The University of Auckland
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HVN1904 MINK Metadata Record - Musseling-up 2.0: Greenshell™ mussels for inflammation, metabolism and muscular skeletal function. The effect of green-shell mussel on joint health in elderly women.

posted on 2024-01-16, 02:02 authored by Matthew R Miller, Marlena Kruger

This metadata record and it's attached files make statements about the kinds of data collected as part of this research, and set out policies for governance of that data, now and in the future.

Description: Osteoarthritis (OA) is the most common type of joint disease, contributing to progressive pain and disability in the elderly. In New Zealand, OA is affecting 10.2% of the adult population and the incidence escalating with age, and obesity causing the large health-related quality of life loss in NZ. The prevalence of OA is generally higher in women compared to men, as the incidence tend to consistently increase, particularly following menopause, likely due to losing the protective effect of estrogen on joint tissue. There is no cure for OA and the conventional treatment only used for symptom management. Oil extract from the Greenshell mussel (GSM), a native New Zealand shellfish, has been effective to reduce OA symptoms. A recent animal study showed flash-dried powder from whole GSM meat has preventive effects against the early-stage of metabolic-associated OA. In this study adding GSM powder into the diet of rats actively developing diet-induced OA reduced the cartilage degradation marker. Results from this preliminary study support the potential for an intervention study feeding human subjects with the whole meat GSM powder in order to attenuate the development of OA in a high-risk population. Therefore, this study aims to evaluate the effects of flash-dried whole meat GSM powder (3 g/day) or identical placebo for 12 weeks on cartilage and bone biomarkers, inflammation, body composition, health parameters, knee function and joint pain in healthy overweight/obese postmenopausal women.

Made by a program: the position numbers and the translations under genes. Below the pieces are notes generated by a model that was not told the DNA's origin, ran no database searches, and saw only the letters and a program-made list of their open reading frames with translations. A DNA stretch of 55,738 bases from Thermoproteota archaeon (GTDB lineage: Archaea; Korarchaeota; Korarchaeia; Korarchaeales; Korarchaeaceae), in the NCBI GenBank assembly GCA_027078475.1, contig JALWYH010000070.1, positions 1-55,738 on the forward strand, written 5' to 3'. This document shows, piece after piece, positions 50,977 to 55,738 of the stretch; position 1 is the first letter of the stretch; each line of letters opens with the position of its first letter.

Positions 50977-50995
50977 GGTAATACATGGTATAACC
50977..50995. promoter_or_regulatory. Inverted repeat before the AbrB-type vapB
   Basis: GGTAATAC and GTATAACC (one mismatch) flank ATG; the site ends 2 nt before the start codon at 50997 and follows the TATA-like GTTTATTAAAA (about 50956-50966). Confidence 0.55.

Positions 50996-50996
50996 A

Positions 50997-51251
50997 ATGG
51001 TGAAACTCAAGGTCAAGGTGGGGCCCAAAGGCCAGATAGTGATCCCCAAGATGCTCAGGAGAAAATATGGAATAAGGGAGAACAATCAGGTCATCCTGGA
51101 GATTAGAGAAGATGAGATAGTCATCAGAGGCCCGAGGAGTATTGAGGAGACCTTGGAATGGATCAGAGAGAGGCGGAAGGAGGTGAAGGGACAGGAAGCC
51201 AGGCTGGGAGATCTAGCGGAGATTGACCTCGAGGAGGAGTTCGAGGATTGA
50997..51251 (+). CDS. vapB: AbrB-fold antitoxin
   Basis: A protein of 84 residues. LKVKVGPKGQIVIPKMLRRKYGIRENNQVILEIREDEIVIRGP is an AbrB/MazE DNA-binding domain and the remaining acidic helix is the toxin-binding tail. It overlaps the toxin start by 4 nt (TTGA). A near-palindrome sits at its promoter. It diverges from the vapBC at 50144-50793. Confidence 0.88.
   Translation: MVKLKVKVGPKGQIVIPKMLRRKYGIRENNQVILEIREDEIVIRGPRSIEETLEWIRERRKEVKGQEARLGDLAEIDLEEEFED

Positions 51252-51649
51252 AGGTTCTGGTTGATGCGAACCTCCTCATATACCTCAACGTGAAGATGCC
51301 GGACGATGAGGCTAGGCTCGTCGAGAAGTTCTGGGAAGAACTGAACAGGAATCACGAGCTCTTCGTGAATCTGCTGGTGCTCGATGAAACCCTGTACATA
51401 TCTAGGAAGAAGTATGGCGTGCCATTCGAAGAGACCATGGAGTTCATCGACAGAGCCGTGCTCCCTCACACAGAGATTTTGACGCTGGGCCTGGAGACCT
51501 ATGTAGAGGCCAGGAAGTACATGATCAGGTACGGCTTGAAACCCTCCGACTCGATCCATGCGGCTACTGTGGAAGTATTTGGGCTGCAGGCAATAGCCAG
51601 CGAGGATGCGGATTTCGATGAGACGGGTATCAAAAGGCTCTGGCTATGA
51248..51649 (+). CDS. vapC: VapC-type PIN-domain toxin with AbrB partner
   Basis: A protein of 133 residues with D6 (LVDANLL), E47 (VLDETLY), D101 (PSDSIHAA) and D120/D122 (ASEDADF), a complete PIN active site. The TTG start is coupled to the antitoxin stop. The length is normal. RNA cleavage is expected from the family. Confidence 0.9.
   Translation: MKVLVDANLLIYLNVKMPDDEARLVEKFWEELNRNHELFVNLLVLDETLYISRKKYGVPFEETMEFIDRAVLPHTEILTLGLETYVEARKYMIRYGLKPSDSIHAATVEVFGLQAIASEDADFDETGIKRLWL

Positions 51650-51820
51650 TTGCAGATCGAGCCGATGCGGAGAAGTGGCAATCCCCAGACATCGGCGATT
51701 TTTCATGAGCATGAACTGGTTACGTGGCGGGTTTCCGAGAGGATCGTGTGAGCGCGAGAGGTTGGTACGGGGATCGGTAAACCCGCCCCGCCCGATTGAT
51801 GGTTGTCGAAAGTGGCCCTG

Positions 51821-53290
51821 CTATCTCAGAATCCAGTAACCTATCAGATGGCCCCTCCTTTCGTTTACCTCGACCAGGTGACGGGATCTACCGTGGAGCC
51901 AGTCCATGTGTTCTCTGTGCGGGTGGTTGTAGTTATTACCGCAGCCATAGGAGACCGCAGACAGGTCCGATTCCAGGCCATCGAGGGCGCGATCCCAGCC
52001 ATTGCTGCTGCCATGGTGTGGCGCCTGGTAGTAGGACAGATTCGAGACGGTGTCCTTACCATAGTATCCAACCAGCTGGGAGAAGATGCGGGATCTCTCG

University of Auckland

Temporal coverage: start


HVN Project / Programme Name


Data access requirements

Individual participant data collected during the trial will be made available, after de-identification

Principal investigator organisation

Cawthron Institute

Collaborating researchers and affiliations

Principal Investigators: Dr Matt Miller, Cawthorn Institute Professor Marlena Kruger, College of Health, Massey University (Manuwatu Campus) Associate Investigators: Dr Shaun Ogilvie (Cawthron Institute) Te Rerekohu Tuterangiwhiu (Cawthron Institute) Pamela von Hurst (Massey University) Dr Frances Wolber (Massey University) Dr Karl Fraser (AgResearch Ltd) Professor Jane Coad (Massey University) Dr Maryam Abshirini (Massey University)

Data description

Outcomes of the Study and associated data Primary Outcome: The changes in cartilage turnover markers; (CPII, COMP, CTX-II), bone resorption marker (CTX-I), measured at the end of the study in comparison with the week 6 and baseline values. Associated data: Urinary levels of CTx-II; Serum levels of CTX-I, CPII and COMP Secondary Outcomes: -The difference in the mean of inflammatory markers including hs-CRP and 13 cytokines namely IL-1β, interferon alpha-2 (IFN-α2), IFN-λ, TNF-α, monocyte chemoattractant protein-1 (MCP-1), IL-6, IL-8, IL-10, IL-12p70, IL-17A, IL-18, IL-23, and IL-33, as well as serum soluble transferrin receptor levels as an indicator of iron status measured at the end of the study in comparison with baseline values. -Changes in body composition including fat mass (FM), lean mass (LM), and fat percentage, joint pain, and knee function. Associated data: Serum hs-CRP, Blood cytokine panel, Serum soluble transferrin receptor levels, DXA data, NZPAQ-SF questionnaire and KOOS questionnaire

Principal investigator contact email